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U.S. Pauses Rule That Says Banks Can’t Reject Loans To Oil & Gas

The Office of the Comptroller of the Currency (OCC) is pausing the publication of a rule that would make large American banks unable to deny lending money to oil and gas companies until the Biden Administration’s pick for head of the watchdog reviews the final rule and the public comments received.  

OCC said on Thursday it had paused publication of its rule that aims to ensure large banks provide all customers fair access to their services. 

Days before the end of the Trump Administration, OCC finalized the rule under which America’s largest banks with more than $100 billion in assets cannot deny lending money to oil and gas companies.

OCC released earlier this month its finalized rule to ensure the so-called fair access to banking services, under which “banks should conduct risk assessment of individual customers, rather than make broad-based decisions affecting whole categories or classes of customers, when provisioning access to services, capital, and credit.”

But banks have grown increasingly aware of the reputational consequences of providing lending to oil and gas projects in sensitive areas such as the Arctic, for example. In the United States, Goldman Sachs said in December 2019 that it would decline to finance new Arctic oil exploration and production and new thermal coal mine development or strip mining. Wells Fargo, JPMorgan, and Deutsche Bank have also said they would stop financing new oil and gas projects in the Arctic.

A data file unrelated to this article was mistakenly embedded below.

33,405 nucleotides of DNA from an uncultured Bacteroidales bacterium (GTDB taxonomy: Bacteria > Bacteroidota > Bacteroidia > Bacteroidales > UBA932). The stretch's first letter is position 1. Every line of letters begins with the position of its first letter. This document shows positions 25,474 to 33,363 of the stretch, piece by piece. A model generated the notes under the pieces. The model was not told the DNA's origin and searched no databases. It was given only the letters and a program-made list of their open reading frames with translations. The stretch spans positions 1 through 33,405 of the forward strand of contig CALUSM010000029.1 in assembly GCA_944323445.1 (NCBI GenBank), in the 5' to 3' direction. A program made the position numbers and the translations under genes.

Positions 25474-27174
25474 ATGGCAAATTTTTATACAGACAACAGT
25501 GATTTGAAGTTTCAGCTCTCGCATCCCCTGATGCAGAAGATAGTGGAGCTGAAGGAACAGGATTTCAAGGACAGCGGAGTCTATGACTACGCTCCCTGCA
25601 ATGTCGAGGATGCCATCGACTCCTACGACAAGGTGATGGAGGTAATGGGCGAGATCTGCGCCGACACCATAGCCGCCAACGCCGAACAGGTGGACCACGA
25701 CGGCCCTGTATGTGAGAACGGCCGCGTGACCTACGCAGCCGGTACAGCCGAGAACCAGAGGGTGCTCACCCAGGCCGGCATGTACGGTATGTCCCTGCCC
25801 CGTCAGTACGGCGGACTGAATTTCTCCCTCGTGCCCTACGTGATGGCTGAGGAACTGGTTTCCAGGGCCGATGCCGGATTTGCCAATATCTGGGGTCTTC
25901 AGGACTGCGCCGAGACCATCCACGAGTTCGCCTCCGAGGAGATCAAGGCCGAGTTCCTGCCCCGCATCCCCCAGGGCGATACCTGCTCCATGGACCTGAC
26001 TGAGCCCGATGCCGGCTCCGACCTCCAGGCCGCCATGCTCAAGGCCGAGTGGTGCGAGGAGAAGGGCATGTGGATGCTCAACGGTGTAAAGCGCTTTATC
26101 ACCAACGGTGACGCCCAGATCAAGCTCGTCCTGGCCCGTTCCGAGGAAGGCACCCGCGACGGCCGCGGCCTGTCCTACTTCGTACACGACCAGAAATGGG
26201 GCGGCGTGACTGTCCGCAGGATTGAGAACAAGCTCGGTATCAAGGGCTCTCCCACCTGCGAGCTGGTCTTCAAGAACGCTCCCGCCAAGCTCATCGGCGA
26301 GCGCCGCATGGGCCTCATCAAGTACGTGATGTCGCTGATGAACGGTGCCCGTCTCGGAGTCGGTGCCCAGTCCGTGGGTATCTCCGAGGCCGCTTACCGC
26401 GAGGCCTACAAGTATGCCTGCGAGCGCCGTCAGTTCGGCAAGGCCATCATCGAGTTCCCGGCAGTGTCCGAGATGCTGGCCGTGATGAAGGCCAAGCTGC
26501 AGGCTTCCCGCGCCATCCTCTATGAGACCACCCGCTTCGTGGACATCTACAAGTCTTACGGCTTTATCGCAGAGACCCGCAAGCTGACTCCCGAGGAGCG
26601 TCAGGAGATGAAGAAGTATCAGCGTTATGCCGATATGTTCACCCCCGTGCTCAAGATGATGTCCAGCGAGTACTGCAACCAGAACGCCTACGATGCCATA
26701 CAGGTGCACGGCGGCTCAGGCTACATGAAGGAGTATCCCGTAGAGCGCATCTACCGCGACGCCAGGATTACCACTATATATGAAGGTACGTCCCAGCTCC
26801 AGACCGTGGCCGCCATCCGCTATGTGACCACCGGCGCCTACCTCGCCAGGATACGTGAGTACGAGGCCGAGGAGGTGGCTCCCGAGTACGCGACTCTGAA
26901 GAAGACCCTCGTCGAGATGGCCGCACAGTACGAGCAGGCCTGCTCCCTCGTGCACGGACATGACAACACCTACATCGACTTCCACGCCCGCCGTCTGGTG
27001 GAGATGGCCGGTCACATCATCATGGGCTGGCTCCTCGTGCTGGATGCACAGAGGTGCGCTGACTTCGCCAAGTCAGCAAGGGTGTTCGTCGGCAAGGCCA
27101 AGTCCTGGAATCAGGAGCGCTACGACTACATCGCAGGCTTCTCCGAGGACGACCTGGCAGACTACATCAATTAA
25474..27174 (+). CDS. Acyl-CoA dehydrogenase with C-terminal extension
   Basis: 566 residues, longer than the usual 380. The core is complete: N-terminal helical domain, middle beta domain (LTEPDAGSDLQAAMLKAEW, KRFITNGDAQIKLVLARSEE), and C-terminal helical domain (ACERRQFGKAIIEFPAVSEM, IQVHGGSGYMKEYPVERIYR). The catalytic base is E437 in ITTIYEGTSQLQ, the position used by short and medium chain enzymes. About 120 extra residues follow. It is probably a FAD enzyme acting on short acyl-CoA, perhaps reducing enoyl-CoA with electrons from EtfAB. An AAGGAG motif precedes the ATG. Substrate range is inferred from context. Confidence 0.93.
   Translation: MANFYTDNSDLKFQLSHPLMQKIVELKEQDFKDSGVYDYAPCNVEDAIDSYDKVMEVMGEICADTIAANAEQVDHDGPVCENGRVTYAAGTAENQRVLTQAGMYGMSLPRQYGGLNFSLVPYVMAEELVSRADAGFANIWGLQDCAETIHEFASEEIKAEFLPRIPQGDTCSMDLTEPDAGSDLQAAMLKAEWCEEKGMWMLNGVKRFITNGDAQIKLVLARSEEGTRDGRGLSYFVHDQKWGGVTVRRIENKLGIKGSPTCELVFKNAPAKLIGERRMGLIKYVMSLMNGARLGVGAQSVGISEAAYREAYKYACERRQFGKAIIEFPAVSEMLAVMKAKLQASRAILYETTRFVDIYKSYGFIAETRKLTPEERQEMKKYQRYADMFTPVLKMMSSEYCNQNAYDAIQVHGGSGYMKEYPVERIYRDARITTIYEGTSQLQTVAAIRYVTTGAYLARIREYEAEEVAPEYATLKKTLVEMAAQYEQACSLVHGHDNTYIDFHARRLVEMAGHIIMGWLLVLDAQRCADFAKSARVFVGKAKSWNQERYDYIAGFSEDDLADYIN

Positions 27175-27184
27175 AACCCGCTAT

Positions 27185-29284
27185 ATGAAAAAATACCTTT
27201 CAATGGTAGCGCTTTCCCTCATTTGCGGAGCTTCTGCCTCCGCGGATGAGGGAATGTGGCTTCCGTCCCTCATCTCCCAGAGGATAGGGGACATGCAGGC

The largest U.S. banks have criticized the rule, saying that it “would also appear to prohibit banks from using subjective judgment and qualitative considerations, including reputational risk, in deciding whether to provide a financial service, which is entirely inconsistent with how the OCC has historically expected banks to make risk management decisions.”

Now OCC said in a brief statement today:

“Pausing publication of the rule in the Federal Register will allow the next confirmed Comptroller of the Currency to review the final rule and the public comments the OCC received, as part of an orderly transition.”  

By Charles Kennedy for Oilprice.com

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